NOTE: After I finished writing this, I called my mom and she told me that one of my uncles had written a beautiful piece about Dadubhai. This uncle of mine was in college when I was quite young and I remember him coming by and spending time with Dadubhai. They were quite close and shared a mutual love for poetry. Now he lives in the U.S. and I get to read his fantastic blog posts from time to time. Even though I did not really know him that well growing up, today, when I read his tribute, I discovered some shared memories and some new insights into the man that my Dadubhai was. For that I am grateful beyond words.

Thank you Gora Mama.

Thursday, 25 July 2013

Love and growing up

I was reading all my old posts today. Some made me laugh, some brought back memories and some just made me cringe with embarrassment. But I realised that the one topic I've been consistently writing about is love.

Love has always been a complicated thing for me to find and understand. After all these years I still don't know what it is all about.

Here is to many more years of seeking answers :) And people who leave impressions behind.

Monday, 22 April 2013

It is 930 pm and I am at work.No. I am not dying under tons of unfinished presentations. I am actually just sitting and waiting for a friend to get done with work so that we can meet. Strange turn of events really. There used to be a time when I was in Pune. When the two of us were in college. There was no waiting. We would decide - let's go have tea at NCC canteen. And poof! We were there!And now... we haven't met properly in 3 months... maybe more. I don't like this part of growing up. Becoming partners of other people, getting overly engrossed in work, spending weekends in a daze because the week was too hard. I don't like it because I have started ignoring some people who have contributed to who I am today.Specially Ree. I need to meet her more often. I feel like a part of me has become lost in the chaos of growing up. Random plans are not made as often as they should be. I am not even meeting new people.This has to change. And I have to write. :)

Sunday, 17 February 2013

Random post about stuff I learnt in 2012 :P

I turned 25 and I wanted to write a long post about all the things that I think I have learnt. I wanted to write about what I think turning 25 is all about because honestly it seems like it is a big deal. Strangely I have hardly been able to write a word. All my thoughts are in this big huge bowl looking like mashed potatoes. I feel like 2012 just whooshed by and I haven't sat down and sifted through all the events of last year to really feel anything.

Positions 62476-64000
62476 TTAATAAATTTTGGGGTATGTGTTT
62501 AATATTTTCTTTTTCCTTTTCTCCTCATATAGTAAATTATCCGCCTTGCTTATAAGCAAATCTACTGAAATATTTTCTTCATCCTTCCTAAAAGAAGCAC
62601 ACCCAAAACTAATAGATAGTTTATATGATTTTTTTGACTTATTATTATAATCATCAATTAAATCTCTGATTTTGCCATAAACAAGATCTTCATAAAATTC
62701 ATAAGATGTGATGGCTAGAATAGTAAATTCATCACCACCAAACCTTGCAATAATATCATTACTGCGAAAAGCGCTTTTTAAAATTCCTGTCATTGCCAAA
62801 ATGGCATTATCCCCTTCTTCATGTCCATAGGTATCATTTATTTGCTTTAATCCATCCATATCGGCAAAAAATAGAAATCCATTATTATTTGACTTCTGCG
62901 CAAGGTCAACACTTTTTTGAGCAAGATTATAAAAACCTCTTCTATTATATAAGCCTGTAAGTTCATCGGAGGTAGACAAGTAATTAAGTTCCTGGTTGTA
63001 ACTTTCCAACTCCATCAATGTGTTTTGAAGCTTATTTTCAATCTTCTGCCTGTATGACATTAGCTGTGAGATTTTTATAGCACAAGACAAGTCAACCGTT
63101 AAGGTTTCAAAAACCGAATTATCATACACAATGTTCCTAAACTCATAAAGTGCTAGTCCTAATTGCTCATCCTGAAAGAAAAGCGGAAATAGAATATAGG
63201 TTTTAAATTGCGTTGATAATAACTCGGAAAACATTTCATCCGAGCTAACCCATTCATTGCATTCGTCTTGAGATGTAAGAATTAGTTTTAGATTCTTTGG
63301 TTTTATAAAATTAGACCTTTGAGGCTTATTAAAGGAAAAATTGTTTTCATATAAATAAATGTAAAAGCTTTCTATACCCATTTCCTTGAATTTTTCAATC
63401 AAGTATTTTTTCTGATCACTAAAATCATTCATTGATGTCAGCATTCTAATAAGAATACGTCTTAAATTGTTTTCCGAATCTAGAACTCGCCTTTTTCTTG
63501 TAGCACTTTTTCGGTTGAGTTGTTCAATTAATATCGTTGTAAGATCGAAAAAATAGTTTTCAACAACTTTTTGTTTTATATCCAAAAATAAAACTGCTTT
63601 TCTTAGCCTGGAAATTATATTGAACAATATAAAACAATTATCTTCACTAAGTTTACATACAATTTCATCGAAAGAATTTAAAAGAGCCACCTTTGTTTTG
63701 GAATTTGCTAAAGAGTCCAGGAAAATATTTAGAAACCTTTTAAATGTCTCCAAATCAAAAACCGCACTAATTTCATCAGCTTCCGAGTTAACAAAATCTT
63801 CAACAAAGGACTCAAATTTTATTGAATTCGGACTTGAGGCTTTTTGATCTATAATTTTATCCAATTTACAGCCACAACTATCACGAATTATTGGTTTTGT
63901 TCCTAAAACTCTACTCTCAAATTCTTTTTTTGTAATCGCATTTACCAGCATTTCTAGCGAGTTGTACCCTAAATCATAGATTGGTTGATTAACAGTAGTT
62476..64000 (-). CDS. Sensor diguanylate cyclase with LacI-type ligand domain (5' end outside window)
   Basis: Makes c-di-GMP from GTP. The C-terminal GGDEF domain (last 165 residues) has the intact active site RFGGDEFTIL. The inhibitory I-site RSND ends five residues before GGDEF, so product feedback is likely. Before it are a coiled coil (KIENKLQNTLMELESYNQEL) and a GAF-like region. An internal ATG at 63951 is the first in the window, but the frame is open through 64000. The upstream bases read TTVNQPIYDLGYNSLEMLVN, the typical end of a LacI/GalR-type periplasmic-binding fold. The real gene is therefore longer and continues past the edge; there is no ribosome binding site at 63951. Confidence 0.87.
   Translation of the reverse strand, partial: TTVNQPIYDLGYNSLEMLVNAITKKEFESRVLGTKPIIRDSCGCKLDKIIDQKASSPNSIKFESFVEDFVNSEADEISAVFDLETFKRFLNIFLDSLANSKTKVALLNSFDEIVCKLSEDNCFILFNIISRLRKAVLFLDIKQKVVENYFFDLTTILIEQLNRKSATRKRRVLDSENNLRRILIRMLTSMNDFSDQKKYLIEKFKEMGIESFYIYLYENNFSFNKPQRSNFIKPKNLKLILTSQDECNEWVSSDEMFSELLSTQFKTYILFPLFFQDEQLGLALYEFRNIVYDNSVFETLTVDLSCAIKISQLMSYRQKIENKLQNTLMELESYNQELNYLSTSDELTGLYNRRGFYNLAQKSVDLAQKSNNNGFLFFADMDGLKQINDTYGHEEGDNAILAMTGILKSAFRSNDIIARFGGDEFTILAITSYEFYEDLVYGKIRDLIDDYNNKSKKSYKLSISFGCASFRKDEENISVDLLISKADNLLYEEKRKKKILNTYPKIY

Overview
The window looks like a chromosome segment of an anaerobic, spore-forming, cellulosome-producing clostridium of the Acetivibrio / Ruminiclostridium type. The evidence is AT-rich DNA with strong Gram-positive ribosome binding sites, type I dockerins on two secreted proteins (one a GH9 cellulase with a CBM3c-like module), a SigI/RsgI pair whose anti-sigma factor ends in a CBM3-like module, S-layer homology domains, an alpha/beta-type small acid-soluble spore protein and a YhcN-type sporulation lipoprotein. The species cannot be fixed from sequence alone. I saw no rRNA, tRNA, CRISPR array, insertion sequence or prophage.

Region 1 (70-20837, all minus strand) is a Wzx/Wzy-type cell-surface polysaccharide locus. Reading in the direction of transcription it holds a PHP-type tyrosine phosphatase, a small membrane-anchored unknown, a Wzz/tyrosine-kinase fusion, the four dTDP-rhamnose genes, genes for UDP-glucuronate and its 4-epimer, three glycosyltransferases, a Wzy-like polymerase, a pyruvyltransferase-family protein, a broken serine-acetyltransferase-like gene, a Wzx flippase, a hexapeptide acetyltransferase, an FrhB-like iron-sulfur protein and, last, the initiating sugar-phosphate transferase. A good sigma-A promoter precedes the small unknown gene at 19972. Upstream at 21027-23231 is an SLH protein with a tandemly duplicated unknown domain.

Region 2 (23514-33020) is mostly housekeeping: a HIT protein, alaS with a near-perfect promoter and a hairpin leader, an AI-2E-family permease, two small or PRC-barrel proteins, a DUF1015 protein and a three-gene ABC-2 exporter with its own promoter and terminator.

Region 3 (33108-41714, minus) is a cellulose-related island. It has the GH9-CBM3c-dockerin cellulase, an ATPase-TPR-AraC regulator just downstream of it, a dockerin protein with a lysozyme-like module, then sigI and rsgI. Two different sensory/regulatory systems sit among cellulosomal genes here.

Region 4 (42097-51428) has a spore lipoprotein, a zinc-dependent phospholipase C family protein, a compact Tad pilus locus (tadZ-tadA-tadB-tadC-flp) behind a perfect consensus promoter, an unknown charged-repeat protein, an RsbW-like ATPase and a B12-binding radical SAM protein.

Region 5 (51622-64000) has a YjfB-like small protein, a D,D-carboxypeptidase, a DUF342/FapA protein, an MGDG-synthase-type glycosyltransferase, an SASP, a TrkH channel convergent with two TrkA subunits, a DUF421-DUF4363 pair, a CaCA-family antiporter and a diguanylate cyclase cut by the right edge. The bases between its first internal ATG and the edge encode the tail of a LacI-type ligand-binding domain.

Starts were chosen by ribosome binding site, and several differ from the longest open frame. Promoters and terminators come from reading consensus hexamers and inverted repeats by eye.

I moved to Bombay middle of 2011. But life really started in 2012. And it has been like a roller coaster ride (cliched I know...). But here is a basic list of the things I learnt/realised/discovered etc...

You will mess up royally when you will - there is no age when people stop making mistakes so you will make some of your own from time to time - so cut yourself some slack!

I hurt a guy with a bright soul but lost eyes. And he reacted in a manner that hurt me too. Pretty much haven't met him all of 2012. But the worst thing was that I lost a few friends who I still consider inspirations.

I got a job but I am still broke.

Trusted too much - got massively soul crushingly hurt. But learnt some life shaping lessons.

Gave a second chance - which so far has not proved to be a mistake of epic proportions.

Fell in love - in a way I define love.

Travelled a lot and that has probably been the highlight of 2012 for me.

Realised that some of my principles and beliefs needed a little tweaking.

I learnt, sadly, that I live in a country that is not very accepting of who I am. I mean as a woman I live in a bubble of false security.

Being educated and being literate are two very very different things.

People can judge and people will judge - mercilessly - and there is no escape from that. Everyone does not need to like me. There is only so much one can do.

Thin people can get fat so one shouldn't just assume - oh I will never ever gain weight! And working out  is really REALLY boring.

Parents get older as you do... so call back and reply to texts - and to make life easier just introduce family to Whatsapp!

Loving food is a legitimate hobby and I am proud to list it as one - THANK YOU people who tweet about food and review food - I love you people.

I hate the word 'quirky' and am finally ok with being called 'sweet'.

Letting go is important but some grudges should be maintained.

Always - ALWAYS - have a contingency plan in place for everything in life.

You can only love someone truly when you learn to love yourself - accepting the baggage that you carry.

There are some people who are there for life - so never forget to thank them. There are also some people who you meet suddenly but they feel like you know them for a long time - cherish them - specially the female friends. Girlfriends show up - no matter what.

Don't say or do things that will make you hate yourself later - basic stuff that one forgets.

Drunk dialing is bad. Drunk texting is worse. AVOID.

Make some more mistakes - you are just 25. 
2012 was a year of drama... of meeting some people who looked like clones of some of my Delhi friends... of being lost but trying to be happy... and of finding a way to be ok with being THAT lost. I had not imagined my 25 to be like this. I had stupidly assumed that by now I would have all the answers - who I am, what my purpose in life is, who I wish to become etc. That was stupid. But I am glad it didn't turn out according to plan. Where is the fun in that right? :)

Thursday, 10 January 2013

I like being anonymous. Why? Because it lets me express without the fear of feeling judged. Since I was a kid I have felt incredibly uncomfortable in the critical gaze of people who may know me very little but assume  that they have the right and the capability to judge me.
I can deal with people I know well. I can deal with people who are strangers. But the worst are the kinds who know you partially through stories and myths and people. They have the liberty to create an image of you the way they want to see it. Ideally I should be a strong individual and not care. Unfortunately, from time to time the insecure 15 year old in me takes over. And at those times I care a lot. But this time I have decided to continue the way I do and let them judge. It is ok.

I write the way I do. I am not an accomplished writer and I do not claim to be one. I do not promote this blog.

My anonymity has been compromised and that is my fault. Some close friends had the link and passed it on. Now people who hardly know me are judging my writing style and calling me theatrical.

Thank you. I am glad you came to my blog and took time out to read. But since my writing capabilities do not match your reading standards, I am assuming you have moved on.

I don't think it was important for me to post this but I had to do it anyway.